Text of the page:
If you have rules and regulations but don't enforce them then there's little point in having any rules or regulations in the first place.
One of the criticisms that is often leveled at ICANN is with regard to compliance issues. There are a number of areas where ICANN accredited registrars may be flounting the rules, but if nobody does anything about it then none of the registrars will have any incentive to actually comply.
According to the latest ICANN news alert notices have been sent to both Joker.com and DNS.com.cn for WHOIS policy issues.
All ICANN accredited registrars are bound under their contract with ICANN (the RAA, which has been under review for over a year) and if ICANN deems it necessary they may actually lose their accreditation for non-compliance.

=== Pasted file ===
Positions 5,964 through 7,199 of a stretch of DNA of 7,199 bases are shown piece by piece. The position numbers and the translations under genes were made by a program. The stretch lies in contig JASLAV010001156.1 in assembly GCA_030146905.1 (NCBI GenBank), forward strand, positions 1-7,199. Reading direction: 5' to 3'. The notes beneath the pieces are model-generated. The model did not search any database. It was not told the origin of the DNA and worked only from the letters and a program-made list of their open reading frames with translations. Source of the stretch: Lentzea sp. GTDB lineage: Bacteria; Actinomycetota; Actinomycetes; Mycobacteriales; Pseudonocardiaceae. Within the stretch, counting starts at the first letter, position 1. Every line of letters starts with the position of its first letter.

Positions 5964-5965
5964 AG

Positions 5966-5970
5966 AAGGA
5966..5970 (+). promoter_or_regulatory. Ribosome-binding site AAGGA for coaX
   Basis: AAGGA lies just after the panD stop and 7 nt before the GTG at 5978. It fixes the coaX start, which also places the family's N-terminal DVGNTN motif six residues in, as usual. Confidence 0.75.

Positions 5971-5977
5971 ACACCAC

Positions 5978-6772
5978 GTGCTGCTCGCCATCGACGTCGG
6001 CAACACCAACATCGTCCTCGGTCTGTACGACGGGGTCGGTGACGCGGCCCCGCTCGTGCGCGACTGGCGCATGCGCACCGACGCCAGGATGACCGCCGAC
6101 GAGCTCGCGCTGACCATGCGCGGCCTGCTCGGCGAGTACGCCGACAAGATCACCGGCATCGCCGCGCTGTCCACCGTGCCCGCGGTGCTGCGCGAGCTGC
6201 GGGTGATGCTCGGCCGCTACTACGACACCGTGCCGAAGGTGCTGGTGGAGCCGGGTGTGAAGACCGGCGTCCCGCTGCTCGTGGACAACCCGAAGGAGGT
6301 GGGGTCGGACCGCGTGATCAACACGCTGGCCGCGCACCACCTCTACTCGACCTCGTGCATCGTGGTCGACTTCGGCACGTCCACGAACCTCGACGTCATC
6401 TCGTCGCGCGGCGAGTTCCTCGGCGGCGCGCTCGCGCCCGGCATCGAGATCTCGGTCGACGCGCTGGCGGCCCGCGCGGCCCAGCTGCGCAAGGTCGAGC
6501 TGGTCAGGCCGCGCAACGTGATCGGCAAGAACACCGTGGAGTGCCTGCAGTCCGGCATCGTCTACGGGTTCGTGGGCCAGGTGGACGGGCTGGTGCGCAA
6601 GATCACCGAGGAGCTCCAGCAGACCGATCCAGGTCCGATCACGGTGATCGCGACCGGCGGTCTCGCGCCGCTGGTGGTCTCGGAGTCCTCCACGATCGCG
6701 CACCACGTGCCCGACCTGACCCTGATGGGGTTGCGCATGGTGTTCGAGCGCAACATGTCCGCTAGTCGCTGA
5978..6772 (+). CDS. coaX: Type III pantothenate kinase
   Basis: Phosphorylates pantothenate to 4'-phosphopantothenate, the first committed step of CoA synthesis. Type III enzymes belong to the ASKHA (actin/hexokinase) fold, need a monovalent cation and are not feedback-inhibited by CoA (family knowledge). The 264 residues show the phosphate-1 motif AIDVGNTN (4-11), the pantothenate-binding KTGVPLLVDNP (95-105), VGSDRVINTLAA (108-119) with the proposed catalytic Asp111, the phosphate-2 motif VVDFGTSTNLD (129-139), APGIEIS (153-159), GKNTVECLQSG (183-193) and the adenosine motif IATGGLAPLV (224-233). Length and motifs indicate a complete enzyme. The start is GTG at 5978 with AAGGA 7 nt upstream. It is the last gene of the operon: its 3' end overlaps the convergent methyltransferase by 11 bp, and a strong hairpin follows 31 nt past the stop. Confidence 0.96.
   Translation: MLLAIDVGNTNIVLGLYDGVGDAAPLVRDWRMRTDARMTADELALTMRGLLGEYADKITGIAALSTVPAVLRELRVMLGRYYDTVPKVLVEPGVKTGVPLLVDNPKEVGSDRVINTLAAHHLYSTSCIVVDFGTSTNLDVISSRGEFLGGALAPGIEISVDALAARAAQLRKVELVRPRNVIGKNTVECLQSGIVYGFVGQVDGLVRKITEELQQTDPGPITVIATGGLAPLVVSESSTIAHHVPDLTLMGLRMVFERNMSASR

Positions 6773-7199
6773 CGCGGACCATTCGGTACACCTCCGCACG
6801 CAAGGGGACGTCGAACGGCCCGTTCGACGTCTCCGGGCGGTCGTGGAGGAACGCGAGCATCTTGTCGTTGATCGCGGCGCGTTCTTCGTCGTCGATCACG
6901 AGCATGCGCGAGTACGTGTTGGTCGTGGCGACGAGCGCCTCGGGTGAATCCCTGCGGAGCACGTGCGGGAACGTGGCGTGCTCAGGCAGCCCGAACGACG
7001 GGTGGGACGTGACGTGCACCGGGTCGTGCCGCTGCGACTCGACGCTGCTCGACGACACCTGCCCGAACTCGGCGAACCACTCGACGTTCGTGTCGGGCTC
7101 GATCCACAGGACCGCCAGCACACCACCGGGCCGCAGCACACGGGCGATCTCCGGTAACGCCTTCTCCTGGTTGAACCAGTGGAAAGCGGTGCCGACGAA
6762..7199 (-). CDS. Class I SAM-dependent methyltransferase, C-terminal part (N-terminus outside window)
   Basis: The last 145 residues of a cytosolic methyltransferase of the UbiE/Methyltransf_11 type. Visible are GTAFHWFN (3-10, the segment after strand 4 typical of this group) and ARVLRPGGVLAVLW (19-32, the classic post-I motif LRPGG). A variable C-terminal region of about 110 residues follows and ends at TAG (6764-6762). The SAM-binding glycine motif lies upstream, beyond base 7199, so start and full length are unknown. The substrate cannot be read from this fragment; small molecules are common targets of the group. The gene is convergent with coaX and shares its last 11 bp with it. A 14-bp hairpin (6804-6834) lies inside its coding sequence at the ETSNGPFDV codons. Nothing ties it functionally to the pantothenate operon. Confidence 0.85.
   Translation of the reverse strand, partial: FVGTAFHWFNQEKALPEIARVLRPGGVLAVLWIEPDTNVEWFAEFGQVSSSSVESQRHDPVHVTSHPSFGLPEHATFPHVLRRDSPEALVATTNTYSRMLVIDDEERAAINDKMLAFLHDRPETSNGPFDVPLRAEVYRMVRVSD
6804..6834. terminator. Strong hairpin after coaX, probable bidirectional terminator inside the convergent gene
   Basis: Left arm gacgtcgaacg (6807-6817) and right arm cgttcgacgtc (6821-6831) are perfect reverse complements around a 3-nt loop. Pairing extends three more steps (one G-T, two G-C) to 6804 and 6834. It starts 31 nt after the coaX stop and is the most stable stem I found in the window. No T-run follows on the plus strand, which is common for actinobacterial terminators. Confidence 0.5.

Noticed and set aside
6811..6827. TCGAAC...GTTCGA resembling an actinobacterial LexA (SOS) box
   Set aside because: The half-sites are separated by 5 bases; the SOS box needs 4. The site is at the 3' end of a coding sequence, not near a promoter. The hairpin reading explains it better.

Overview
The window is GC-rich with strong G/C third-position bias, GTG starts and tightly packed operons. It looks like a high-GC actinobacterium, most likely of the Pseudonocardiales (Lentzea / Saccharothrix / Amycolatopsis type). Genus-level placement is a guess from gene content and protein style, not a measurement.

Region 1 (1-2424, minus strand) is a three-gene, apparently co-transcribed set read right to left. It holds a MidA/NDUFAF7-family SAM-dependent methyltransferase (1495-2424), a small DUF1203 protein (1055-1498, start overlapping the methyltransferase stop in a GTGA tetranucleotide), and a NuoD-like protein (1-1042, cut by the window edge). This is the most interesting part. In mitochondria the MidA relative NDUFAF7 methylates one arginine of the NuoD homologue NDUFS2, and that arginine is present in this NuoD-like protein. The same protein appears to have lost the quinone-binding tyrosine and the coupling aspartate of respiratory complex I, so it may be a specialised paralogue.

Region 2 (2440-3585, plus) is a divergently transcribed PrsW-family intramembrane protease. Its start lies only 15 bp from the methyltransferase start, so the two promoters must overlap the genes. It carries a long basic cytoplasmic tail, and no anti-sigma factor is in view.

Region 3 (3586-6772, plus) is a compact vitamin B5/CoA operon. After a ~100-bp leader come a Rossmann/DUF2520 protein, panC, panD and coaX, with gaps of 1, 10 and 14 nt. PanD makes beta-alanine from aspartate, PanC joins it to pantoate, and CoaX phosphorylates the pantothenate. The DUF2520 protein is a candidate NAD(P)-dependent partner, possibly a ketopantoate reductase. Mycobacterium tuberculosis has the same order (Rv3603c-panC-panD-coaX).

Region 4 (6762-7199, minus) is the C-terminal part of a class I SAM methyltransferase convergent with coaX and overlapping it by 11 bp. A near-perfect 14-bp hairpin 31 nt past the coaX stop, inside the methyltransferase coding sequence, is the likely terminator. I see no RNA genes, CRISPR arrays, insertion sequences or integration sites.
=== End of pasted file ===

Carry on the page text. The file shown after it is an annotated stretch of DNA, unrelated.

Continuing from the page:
In the last 12 months there have been a number of registrars who have lost their accreditation, though none would have attracted the level of media attention of Registerfly. That a relatively large European registrar such as Joker would be subject to this kind of "wake up call" puts things in a whole new perspective.
What would be the impact on the European internet community if one of their own were to lose their ICANN accreditation?
|Data Center||Policy & Regulation|
|DNS Security||Regional Registries|
|Domain Names||Registry Services|
|Intellectual Property||Top-Level Domains|
|Internet of Things||Web|
|Internet Protocol||White Space|
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